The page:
Current treatment patterns for radiation-induced nausea and vomiting

Kinay M.

ACTA ONCOLOGICA, vol.43, pp.9-12, 2004 (SCI-Expanded) identifier identifier identifier

  • Publication Type: Article / Article
  • Volume: 43
  • Publication Date: 2004
  • Doi Number: 10.1080/11001700410016143
  • Journal Name: ACTA ONCOLOGICA
  • Journal Indexes: Science Citation Index Expanded (SCI-EXPANDED), Scopus
  • Page Numbers: pp.9-12
  • Dokuz Eylül University Affiliated: No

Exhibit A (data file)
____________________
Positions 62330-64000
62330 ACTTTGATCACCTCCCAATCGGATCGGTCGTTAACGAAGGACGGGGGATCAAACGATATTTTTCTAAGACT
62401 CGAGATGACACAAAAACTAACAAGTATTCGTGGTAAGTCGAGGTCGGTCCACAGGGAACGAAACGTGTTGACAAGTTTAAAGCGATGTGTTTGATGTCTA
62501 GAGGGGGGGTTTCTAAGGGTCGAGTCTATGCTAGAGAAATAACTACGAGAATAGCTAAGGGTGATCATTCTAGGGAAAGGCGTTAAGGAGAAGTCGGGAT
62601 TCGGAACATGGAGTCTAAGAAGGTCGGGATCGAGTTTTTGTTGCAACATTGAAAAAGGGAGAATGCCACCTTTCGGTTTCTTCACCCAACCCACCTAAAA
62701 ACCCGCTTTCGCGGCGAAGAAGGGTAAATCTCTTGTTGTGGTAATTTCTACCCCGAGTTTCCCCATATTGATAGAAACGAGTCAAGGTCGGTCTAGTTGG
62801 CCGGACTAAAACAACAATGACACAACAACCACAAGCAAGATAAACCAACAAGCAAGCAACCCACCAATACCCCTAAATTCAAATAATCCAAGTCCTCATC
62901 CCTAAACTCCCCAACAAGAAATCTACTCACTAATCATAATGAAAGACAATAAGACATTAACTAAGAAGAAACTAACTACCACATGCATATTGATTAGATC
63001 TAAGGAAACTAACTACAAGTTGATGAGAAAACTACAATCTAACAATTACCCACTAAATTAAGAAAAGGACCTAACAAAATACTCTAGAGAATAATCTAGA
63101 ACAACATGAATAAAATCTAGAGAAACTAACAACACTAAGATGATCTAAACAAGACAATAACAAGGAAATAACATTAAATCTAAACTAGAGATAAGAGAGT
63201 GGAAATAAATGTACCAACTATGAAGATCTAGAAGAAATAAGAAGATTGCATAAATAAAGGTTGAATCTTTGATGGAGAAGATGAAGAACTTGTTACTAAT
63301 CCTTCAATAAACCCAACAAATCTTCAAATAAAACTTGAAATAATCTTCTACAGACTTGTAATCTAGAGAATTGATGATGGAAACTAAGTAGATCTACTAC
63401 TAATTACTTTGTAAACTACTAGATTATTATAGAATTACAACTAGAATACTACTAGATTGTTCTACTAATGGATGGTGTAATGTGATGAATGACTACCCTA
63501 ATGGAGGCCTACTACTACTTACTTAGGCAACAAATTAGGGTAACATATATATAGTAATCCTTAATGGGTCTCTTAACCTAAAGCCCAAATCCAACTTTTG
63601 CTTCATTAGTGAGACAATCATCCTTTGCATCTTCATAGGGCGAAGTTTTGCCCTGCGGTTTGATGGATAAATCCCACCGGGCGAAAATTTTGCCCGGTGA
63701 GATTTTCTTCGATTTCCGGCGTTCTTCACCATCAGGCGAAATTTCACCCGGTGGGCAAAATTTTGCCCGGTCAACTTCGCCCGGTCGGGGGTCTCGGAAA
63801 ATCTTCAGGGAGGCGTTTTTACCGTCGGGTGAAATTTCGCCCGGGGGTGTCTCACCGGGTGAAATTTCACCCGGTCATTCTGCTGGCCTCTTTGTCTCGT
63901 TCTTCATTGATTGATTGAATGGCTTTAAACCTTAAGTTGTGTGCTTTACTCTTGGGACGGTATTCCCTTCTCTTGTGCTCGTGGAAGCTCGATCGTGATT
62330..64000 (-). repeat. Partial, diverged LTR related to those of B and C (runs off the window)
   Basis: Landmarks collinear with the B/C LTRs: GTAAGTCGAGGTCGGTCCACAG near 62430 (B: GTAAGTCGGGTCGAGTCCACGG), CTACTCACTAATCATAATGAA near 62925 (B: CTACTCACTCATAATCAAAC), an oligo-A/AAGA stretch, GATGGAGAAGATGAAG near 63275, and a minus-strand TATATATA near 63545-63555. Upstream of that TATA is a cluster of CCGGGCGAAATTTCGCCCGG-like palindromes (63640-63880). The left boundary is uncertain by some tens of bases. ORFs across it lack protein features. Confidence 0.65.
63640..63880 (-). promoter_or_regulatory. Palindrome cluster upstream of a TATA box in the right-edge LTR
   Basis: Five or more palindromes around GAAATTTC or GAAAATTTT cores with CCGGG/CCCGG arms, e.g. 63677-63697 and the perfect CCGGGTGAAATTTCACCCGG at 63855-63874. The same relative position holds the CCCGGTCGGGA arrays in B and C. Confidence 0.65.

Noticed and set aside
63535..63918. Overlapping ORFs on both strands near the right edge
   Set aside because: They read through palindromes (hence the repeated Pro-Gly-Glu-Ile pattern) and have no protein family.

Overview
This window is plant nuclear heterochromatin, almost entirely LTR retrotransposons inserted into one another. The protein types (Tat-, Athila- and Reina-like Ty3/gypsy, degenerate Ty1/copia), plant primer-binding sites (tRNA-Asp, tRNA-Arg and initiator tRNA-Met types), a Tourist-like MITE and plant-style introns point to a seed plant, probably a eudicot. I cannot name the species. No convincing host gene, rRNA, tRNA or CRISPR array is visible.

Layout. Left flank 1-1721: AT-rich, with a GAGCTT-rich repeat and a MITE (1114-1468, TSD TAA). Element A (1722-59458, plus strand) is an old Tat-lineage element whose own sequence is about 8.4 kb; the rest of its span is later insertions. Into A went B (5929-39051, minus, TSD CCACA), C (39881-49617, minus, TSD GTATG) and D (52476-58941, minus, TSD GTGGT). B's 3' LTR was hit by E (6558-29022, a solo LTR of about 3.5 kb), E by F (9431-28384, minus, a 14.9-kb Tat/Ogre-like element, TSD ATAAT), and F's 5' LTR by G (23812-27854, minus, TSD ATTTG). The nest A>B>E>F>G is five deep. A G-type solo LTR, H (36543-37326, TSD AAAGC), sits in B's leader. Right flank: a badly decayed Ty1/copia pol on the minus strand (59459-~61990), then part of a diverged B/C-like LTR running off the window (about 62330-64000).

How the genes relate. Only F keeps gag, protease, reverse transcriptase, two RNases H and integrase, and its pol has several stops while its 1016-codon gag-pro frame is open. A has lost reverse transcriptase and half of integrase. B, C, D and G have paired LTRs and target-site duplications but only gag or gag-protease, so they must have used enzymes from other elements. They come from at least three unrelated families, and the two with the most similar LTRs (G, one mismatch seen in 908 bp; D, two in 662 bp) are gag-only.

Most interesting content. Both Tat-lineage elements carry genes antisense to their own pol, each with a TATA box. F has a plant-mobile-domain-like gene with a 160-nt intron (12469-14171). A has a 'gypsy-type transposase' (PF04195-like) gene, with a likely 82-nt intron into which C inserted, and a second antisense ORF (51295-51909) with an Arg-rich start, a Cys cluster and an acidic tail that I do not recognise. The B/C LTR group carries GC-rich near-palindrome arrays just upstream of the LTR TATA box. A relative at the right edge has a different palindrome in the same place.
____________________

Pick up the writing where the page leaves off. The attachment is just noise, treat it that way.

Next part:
Over 80% of patients undergoing radiation of the upper hemibody, including the upper abdomen, will develop symptoms of nausea and vomiting (1). However, the impact and extent of radiation-induced nausea and vomiting (RINV) is often underestimated, particularly in terms of prolonged fractionated radiotherapy. This treatment modality, which can involve up to 40 fractions over 6-8 weeks, may result in nausea and vomiting symptoms lasting over several weeks, with a prolonged effect on patients' quality of life. Indeed, nausea and vomiting are still rated by patients as some of the most feared symptoms of cytotoxic treatment, and uncontrolled symptoms may lead to delay or refusal of future therapy (2).